View of Titan's Pier.
Less than half a mile south of the point where the road that leads to the Prospect House on Holyoke strikes against the steep part of the mountain, and turn northerly, may be found an interesting and unique example of greenstone columns. After climbing up some 50 feet over the loose angular fragments, that have fallen from these columns, by the action of frost and gravity, and which form a talus whose slope is nearly 40,° the observer finds himself standing underneath a projecting mass of columns, whose lower extremities have worn away and fallen: and from the manner in which the fragments have cleaved off, the ends of the columns over head, have assumed the form of a hemisphere, more commonly that of a paraboloid, and sometimes they are even lenticular.* At least three rows of these columns, each of which is not less than two and sometimes three feet in diameter, thus project forward from the cliff, over the observer's head. It seems as if you were standing beneath so many large hexagonal kettles, set closely together. Yet when you think how feebly the columns hold on upon one another, and see around you the evidence that thousands and thousands have fallen, and think how instantly even one of them falling upon a man would annihilate him, you cannot feel perfectly easy, while standing beneath such a Piazza, interesting though it be. Fig. 12 is an attempt to exhibit this spot: though from its situation, a sketch must be necessarily very imperfect. If the spot already described as Titan's Pier, deserve that name, with still more propriety may we denominate this place. Titan's Piazza.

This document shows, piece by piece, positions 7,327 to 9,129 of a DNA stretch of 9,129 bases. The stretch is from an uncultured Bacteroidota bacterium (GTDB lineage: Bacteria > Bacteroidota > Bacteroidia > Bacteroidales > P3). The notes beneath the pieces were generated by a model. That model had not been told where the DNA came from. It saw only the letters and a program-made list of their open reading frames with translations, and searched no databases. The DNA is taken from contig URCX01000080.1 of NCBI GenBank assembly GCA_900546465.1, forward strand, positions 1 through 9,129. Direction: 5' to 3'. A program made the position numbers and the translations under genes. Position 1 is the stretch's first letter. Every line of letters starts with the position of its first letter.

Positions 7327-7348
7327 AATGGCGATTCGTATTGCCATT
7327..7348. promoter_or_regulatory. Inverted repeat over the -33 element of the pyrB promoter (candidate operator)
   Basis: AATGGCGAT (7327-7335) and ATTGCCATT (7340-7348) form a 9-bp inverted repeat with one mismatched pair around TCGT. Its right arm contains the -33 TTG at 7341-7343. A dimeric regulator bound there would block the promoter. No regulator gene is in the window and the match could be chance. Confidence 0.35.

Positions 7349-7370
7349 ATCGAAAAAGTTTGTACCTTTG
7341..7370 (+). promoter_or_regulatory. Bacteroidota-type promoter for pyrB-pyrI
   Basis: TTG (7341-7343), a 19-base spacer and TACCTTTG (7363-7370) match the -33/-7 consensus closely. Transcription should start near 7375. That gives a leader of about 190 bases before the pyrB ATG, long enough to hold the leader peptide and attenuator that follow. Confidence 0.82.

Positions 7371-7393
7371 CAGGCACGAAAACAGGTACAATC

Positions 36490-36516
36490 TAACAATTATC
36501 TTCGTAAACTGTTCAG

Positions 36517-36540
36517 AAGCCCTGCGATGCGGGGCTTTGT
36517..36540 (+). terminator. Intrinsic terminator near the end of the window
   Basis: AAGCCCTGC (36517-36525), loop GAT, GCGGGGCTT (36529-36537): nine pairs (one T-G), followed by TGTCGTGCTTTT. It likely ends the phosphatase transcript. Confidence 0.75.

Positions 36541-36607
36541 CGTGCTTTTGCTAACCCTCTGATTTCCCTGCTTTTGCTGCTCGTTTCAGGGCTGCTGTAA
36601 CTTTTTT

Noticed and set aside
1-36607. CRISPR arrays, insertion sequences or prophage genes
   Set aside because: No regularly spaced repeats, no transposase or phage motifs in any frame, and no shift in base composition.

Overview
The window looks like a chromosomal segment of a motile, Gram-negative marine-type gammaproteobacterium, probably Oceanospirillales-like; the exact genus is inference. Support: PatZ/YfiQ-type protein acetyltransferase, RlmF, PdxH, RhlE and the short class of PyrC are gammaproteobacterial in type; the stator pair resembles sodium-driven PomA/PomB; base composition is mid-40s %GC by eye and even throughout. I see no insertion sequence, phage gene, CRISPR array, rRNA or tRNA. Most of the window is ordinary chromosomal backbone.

Titan's Piazza: Mt. Holyoke.
A very few years since, in the company with a very intelligent gentleman from Europe. I visited this spot, and the large yellow hornet had fixed his enormous nest among these columns, whose lower extremity very much resembled that of the columns; while its size was nearly a foot. This gentleman, never having seen, one of these nests, seriously inquired whether the hornets had not constructed it in mimicry of the columns!
By passing a few rods northerly from the spot above exhibited, we come to another example of projecting columns, or rather to the other end of the Piazza; and though essentially like the southern, part, yet being much more elevated, and the overhanging extremities more perfect in their form, it makes an agreeable variety for the observer. Fig. 13, is a sketch taken at this spot.
While the summit of Holyoke attracts crowds of visitors, but very few I have reason to believe go to this Piazza: yet I have never known any one visit it who was not highly gratified. Indeed, how can one, who has any taste for Nature in her most curious aspects, remain uninterested as he stands there
" Gazing, and takes into his mind and heart,
With undistracted reverence, the effect
Of those proportions, where the Almighty hand
That made the worlds, tile Sovereign Architect,
Has deigned to work as if by human art."